Academic journal article Forum for Applied Research and Public Policy

Hand Me Down

Academic journal article Forum for Applied Research and Public Policy

Hand Me Down

Article excerpt

Maureen Kuwano Hinkle's article "In Our Hands" (FORUM, Fall 1999) is of seminal importance. This is not surprising since Hinkle led many of the efforts to restore and protect the nation's prairies and wetlands, which have suffered from destruction, conversion to farmland, and flawed agricultural policies.

Hinkle, in her capacity as Director of Agricultural Policy for the National Audubon Society, was the chief architect of the conservation components of virtually all legislation affecting agricultural policy over most of the past two decades. She often prevailed against overwhelming odds, as her efforts were opposed by special interest groups representing real estate developers, oil and gas interests, agribusiness, property rights groups and others with financial stakes in resisting, relaxing, or eroding legislation that would conserve and restore our prairies and wetlands.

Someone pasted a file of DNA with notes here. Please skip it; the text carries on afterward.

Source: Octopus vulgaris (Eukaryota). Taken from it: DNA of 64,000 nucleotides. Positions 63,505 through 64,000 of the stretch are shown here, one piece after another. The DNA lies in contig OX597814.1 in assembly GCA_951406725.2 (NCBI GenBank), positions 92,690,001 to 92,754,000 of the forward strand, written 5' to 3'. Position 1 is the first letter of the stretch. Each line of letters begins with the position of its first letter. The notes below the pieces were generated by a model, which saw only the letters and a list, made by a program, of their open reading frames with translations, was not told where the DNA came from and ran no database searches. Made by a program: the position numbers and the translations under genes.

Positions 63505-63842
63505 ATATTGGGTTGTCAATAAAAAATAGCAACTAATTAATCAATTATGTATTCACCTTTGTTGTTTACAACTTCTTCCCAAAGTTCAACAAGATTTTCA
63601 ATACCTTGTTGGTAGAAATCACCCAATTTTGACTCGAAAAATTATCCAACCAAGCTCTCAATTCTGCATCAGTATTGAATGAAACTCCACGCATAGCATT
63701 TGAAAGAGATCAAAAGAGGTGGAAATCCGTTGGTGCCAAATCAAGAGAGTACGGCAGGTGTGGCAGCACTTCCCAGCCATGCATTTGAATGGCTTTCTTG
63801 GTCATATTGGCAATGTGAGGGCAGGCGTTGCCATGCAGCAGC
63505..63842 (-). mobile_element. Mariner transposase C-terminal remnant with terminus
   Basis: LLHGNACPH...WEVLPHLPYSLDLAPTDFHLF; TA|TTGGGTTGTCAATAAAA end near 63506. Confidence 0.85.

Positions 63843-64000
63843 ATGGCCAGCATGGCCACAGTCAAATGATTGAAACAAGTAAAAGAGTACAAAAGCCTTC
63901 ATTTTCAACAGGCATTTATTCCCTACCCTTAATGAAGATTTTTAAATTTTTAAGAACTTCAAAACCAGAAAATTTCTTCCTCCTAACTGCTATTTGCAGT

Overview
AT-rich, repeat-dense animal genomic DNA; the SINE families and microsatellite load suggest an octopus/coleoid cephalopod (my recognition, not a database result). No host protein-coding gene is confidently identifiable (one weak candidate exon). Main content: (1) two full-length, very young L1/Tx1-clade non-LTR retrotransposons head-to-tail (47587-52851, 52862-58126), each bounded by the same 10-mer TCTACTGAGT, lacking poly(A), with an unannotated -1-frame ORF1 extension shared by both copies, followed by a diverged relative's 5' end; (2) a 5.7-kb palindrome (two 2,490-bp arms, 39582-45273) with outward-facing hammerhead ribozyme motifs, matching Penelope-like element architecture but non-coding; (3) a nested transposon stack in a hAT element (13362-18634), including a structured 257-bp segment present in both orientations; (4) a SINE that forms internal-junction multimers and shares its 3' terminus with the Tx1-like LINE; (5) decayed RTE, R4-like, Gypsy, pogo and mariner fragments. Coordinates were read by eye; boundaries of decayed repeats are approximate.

Hinkle is also right on target as she highlights "the very real problem of contamination" of wetlands by pesticides:

The common perception about pesticides has been that the persistent chemicals used in the 1960s and 70s were banned and, therefore, the problem would diminish in time. This conventional assumption was unfounded.

As usual, Hinkle was way ahead of the curve; it is only recently that conservation organizations such as the American Bird Conservancy and the National Audubon Society have begun to put pesticides and their adverse effects on birds and other wildlife high on their agenda. …

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